</div></div></div><div class="field field-name-field-related-faculty field-type-node-reference field-label-inline clearfix"><div class="field-label">Related Faculty: </div><div class="field-items"><div class="field-item even"><a href="/people/faculty/constantine-caramanis">Constantine Caramanis</a></div></div></div><div class="field field-name-field-related-students field-type-node-reference field-label-inline clearfix"><div class="field-label">Related Researchers: </div><div class="field-items"><div class="field-item even"><a href="/people/students/ioannis-mitliagkas">Ioannis Mitliagkas</a></div></div></div><div class="field field-name-field-tags field-type-taxonomy-term-reference field-label-inline clearfix"><div class="field-label">Keywords: </div><div class="field-items"><div class="field-item even"><a href="/tags/statistics">Statistics</a>, <a href="/tags/machine-learning">Machine Learning</a>, <a href="/tags/optimization">Optimization</a></div></div></div>Mon, 03 Mar 2014 21:24:20 +0000cc333383333 at http://wncg.orghttp://wncg.org/research/briefs/memory-limited-learning#commentsMixed Regression: Disentangling Mixed Data
http://wncg.org/research/briefs/mixed-regression-disentangling-mixed-data
<div class="field field-name-field-publish-date field-type-datetime field-label-hidden"><div class="field-items"><div class="field-item even"><span class="date-display-single">Friday, February 7, 2014</span></div></div></div><div class="field field-name-body field-type-text-with-summary field-label-hidden"><div class="field-items"><div class="field-item even"> <p>In two recent papers, Caramanis, Chen, Sanghavi and Yi obtain the best known statistical and computational complexity bounds for mixed regression. </p>
<p>Mixture models carry much explanatory power, and are natural modeling tools: rather than asking for a single model to explain all observations, they treat observed data as a superposition of simple statistical processes. Due to the wide applicability and naturalness of this modeling approach, their popularity extends across many application areas and domains, including health-care, object recognition, and natural language processing. Yet the inherently combinatorial nature of the mixture -- the assumption that one subset of data come from one model, and another subset from another -- presents significant algorithmic challenges in learning. Essentially the core of the challenge is that clustering and fitting must be performed simultaneously. </p>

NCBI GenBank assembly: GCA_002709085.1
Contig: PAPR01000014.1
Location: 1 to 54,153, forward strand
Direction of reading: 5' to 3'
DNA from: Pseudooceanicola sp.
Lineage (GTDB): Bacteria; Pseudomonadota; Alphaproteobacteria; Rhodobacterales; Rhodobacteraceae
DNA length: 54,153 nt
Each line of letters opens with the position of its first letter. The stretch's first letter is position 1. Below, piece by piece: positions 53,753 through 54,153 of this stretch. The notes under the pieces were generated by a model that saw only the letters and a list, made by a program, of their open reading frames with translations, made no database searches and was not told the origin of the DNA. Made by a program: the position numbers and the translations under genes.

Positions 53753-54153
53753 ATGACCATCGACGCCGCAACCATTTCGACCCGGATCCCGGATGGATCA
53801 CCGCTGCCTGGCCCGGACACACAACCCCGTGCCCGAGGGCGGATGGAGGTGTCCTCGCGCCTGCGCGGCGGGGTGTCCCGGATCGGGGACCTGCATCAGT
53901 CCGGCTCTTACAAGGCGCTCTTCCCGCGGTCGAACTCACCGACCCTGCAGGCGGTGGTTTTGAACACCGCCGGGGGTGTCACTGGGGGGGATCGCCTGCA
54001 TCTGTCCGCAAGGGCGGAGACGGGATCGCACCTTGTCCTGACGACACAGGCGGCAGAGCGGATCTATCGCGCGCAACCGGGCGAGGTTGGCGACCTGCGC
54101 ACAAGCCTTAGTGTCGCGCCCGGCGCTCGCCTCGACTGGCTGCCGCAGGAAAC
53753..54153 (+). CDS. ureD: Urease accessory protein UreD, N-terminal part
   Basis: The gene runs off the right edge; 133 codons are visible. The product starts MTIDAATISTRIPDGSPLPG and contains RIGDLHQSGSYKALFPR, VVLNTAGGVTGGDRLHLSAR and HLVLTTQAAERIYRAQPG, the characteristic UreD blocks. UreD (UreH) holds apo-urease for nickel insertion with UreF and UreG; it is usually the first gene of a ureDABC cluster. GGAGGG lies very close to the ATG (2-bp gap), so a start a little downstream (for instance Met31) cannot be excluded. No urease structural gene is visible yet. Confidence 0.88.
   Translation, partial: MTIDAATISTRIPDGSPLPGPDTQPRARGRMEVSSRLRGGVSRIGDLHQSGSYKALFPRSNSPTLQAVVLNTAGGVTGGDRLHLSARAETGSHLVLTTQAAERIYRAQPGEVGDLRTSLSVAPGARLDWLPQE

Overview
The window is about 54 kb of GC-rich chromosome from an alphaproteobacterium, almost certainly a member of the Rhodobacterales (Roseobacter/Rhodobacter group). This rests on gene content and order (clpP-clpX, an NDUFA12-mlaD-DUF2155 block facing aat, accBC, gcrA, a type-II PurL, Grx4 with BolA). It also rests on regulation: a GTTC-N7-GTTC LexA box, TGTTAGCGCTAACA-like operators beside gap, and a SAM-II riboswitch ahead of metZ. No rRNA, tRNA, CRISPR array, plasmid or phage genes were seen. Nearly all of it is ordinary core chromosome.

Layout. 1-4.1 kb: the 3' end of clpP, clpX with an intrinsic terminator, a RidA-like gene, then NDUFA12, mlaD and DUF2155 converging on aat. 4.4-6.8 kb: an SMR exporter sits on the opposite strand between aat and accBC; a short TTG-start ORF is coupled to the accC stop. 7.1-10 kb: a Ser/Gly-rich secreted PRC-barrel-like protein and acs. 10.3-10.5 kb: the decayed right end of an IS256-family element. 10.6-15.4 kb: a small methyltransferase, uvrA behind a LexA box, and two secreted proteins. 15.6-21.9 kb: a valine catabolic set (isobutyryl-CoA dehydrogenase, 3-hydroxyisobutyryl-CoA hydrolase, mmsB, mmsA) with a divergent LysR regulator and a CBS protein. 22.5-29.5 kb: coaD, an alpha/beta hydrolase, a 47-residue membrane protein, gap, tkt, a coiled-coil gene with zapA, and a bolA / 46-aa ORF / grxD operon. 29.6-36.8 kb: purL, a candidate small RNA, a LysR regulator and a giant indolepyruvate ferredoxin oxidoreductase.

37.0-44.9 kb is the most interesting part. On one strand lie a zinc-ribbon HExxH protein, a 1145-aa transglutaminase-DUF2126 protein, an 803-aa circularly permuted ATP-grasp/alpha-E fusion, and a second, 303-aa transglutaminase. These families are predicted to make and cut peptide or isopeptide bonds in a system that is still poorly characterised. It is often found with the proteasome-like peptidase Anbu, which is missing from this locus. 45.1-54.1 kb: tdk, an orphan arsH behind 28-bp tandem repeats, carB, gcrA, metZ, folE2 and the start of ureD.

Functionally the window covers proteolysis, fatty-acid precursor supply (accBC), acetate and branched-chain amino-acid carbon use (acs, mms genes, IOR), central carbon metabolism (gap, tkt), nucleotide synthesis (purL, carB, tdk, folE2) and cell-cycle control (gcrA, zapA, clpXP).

<p>In two recent papers, WNCG faculty Constantine Caramanis and Sujay Sanghavi, in collaboration with Xinyang Yi, Yudong Chen, provide efficient algorithms that give the best known statistical and computational complexity bounds for this problem. In the first paper, we use alternating minimization, essentially showing that the EM algorithm has fast convergence. In the second, we use convex optimization techniques to derive an efficient algorith for mixed regression; we also obtain minimax optimal rates.</p>
<ul><li>Paper 1. <a href="http://arxiv.org/pdf/1310.3745v1.pdf">http://arxiv.org/pdf/1310.3745v1.pdf</a></li>
<li>Paper 2. <a href="http://arxiv.org/pdf/1312.7006.pdf">http://arxiv.org/pdf/1312.7006.pdf</a></li>
</ul><p>This research was partiall funded by the National Science Foundation (NSF) and the Defense Threat Reduction Agency (DTRA).</p>
</div></div></div><div class="field field-name-field-related-faculty field-type-node-reference field-label-inline clearfix"><div class="field-label">Related Faculty: </div><div class="field-items"><div class="field-item even"><a href="/people/faculty/constantine-caramanis">Constantine Caramanis</a></div><div class="field-item odd"><a href="/people/faculty/sujay-sanghavi">Sujay Sanghavi</a></div></div></div><div class="field field-name-field-related-students field-type-node-reference field-label-inline clearfix"><div class="field-label">Related Researchers: </div><div class="field-items"><div class="field-item even"><a href="/people/students/xinyang-yi">Xinyang Yi</a></div></div></div><div class="field field-name-field-tags field-type-taxonomy-term-reference field-label-inline clearfix"><div class="field-label">Keywords: </div><div class="field-items"><div class="field-item even"><a href="/tags/machine-learning">Machine Learning</a>, <a href="/tags/optimization">Optimization</a>, <a href="/tags/statistics">Statistics</a></div></div></div>Thu, 27 Feb 2014 22:23:03 +0000cc333383316 at http://wncg.orghttp://wncg.org/research/briefs/mixed-regression-disentangling-mixed-data#comments